Angel Bat Dawid: a Rolling Stone pick

A time of year when many overviews appear. As the jazz scene is so huge and international can one overview succeed in even scratching the surface? Rolling Stone is typical...

Published: 12 Dec 2019. Updated: 41 days.

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A time of year when many overviews appear. As the jazz scene is so huge and international can one overview succeed in even scratching the surface?

Rolling Stone is typical of many US publications to cast their gaze when it comes to jazz mainly to the US scene first and foremost, understandable in one sense given that the venerable magazine is a US title although at the same time pretty myopic in this regard to say the least.

The underlying belief seems however inadvertently arrived at to be that the best jazz comes out of the US which is of course absurd, not to disparage the great US jazz released all the time.

However, in recent years look at how influential the UK scene has become and that is only one example because among other scenes the vibrant Norwegian and German scenes are clearly punching above their weight and again this is not news at all although it may be by a process of complacency if major magazines only rely on the marketing and publicity messages emanating from the major labels and the big US jazz indies.

Is the US scene as relevant as it once was? A better way of putting it is that the US scene in terms of mythology and history may not be as vital as it once was. In what they call Best Jazz of 2019: A Listener's Guide the comment is that 2019 is a year of jazz ''continuing to explode'' which is really not explained or that meaningful. ''Explode'' properly would mean identifiable innovation in a revolutionary sense which is not the case at all in 2019 and certainly not happening all the time.

The idea that there isn't one ''dominant trend'' seems however more to the point. Is jazz even capable of revolution along the lines of the free-jazz movement in the 1960s any more? Perhaps, although not in any obvious way from the vantage point of where the music is going in 2019.

Compared to the dominance of AfroFuturism in recent years that trend for one as a charismatic driver has been less pronounced this year although its ripples are still felt. On the UK scene Afrobeat influences seem stronger than ever coming from the dance floor and the enthusiasm of millennials than the sci-fi mysticism of the main AfroFuturists. And we ought not to forget how grime is feeding in (perhaps more a localised UK factor) while innovators such as Robert Glasper continue to funnel more into the R&B/hip-hop/jazz fusion domain, an area he has been immersed in for many years, and continues to explore however tangentially for some.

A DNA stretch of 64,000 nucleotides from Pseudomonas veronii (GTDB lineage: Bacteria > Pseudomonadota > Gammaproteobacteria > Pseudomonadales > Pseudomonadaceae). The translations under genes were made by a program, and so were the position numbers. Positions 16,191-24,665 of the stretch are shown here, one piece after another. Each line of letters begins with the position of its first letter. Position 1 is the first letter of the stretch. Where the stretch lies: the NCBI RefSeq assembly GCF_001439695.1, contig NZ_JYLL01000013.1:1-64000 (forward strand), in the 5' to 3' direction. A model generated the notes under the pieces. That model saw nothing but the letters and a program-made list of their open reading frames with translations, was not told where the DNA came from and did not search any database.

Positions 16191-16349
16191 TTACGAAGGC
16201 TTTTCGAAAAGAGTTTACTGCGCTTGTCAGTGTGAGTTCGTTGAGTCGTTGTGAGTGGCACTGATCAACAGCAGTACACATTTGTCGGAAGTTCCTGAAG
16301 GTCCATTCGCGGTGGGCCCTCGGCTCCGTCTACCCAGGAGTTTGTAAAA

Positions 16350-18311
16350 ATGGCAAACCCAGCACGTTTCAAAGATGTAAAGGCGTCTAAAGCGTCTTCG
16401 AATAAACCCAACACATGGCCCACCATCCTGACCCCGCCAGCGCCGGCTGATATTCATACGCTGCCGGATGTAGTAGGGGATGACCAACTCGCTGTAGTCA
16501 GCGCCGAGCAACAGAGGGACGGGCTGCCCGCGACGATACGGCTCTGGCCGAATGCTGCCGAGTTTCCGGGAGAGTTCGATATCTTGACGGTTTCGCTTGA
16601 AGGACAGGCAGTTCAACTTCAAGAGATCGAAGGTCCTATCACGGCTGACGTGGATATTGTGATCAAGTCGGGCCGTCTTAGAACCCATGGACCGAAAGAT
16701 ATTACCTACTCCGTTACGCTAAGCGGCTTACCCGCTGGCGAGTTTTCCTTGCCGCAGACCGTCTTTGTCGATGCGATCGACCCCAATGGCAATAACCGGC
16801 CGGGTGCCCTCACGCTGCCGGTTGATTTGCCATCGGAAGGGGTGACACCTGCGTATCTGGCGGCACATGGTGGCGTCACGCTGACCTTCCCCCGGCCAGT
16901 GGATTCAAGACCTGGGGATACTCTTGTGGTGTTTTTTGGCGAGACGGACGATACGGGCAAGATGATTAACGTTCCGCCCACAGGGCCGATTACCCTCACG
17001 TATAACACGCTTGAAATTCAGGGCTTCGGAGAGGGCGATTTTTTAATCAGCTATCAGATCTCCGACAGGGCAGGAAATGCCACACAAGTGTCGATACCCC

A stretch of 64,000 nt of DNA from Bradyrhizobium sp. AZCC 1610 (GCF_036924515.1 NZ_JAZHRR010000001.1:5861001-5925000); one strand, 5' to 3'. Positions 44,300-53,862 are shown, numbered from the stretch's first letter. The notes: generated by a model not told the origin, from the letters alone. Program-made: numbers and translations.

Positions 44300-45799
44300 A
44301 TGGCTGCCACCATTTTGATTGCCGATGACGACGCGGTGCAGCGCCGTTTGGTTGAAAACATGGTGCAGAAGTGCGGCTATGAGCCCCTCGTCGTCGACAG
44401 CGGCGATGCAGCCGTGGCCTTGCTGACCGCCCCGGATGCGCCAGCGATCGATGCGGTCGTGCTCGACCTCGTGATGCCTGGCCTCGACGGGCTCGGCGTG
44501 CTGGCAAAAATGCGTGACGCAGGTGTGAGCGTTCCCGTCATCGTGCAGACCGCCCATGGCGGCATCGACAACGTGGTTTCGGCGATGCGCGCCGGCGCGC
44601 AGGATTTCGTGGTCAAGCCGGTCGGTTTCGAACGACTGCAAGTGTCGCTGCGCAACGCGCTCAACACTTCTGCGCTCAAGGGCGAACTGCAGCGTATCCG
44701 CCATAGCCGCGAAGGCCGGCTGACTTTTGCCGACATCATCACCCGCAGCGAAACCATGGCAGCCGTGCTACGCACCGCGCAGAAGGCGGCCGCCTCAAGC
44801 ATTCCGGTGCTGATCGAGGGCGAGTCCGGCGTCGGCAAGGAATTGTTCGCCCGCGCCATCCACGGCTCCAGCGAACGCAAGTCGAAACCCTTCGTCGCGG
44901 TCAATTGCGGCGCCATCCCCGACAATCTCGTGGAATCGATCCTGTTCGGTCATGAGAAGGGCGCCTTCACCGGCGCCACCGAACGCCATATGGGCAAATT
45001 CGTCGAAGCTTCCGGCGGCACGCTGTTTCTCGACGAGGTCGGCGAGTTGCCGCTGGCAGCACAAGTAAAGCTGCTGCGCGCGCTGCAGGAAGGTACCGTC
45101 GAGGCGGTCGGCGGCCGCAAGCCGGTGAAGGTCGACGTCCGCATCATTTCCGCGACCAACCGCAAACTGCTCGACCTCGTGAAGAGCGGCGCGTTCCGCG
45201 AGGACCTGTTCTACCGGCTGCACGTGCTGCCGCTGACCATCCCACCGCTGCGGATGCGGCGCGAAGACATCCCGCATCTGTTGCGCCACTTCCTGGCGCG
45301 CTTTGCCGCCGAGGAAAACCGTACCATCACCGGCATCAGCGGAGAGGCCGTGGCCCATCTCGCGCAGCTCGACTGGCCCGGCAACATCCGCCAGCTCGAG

The choice of albums in the Rolling Stone piece begins with the maverick Angel Bat Dawid who I think many critics are now seeing as a stand in for a Sun Ra of our times on one level, choice of instrument notwithstanding. Maybe the name of Tony Scott as a clarinet maverick back in the day is also worth pondering as we look for precedents if any! Rolling Stone zones in on one of the big talking point surrounding The Oracle and seems impressed by the fact that the album was recorded on an iPhone something that ''only heightened its intoxicating appeal.'' She is a one-off for sure but maybe will become pigeonholed as eccentric only although her compositional ideas are really interesting and The Oracle is a great achievement.

Saxophonist Matana Roberts is picking up a lot of acclaim and it's apt that Hank Shteamer who wrote the article has zoned in on her. Again Rolling Stone is absolutely correct to choose the latest from Terri Lyne Carrington which is probably the most significant socio-political statement in jazz of the year. However, other choices seem oblique, more a patchwork although to return to the initial point of there not being any dominant trend that seems fair enough. Perhaps 2019 is a year we will look back on when narratives so often clouded usher in a period of transition towards consolidation just around the corner. Let’s see.

''Hybrid styles'' referring to David Torn, Tim Berne, and Ches Smith means not very much and again the Rolling Stone overview seems to be one of searching not only for a narrative but a vocabulary to do justice to the often bewildering range of new jazz out there not that Torn, Berne and Smith are brand new artists, far from it, but as improvisers what they are developing is very novel.

We are in a jazz world where adjectives are not at all useful any longer and yet what can we rely on to make sense of what we are hearing? Certainly ranking or generating best-ofs is one solution but you need to know more about the critic in terms of their tastes and starting points to make any sense of their choices. Usually their credo is not obvious and we as readers can only discern their tastes by becoming as familiar with their writings as we are of the music of John Coltrane or Miles Davis.

While the article makes some well observed points and when Shteamer writes of Branford Marsalis' best album in years the article comes alive because what he is saying seems to generate most heat and heart in the writing. On The Secret Between the Shadow and the Soul nicely described as ''a thing of gnarled beauty, the sound of world-class virtuosity wielded in service of unguarded pathos, that must be heard to be believed’’ the article resorts to a championing imperative. A listener's guide? No. Guiding anyone towards complete clarity over the 2019 jazz scene is probably an impossible task. SG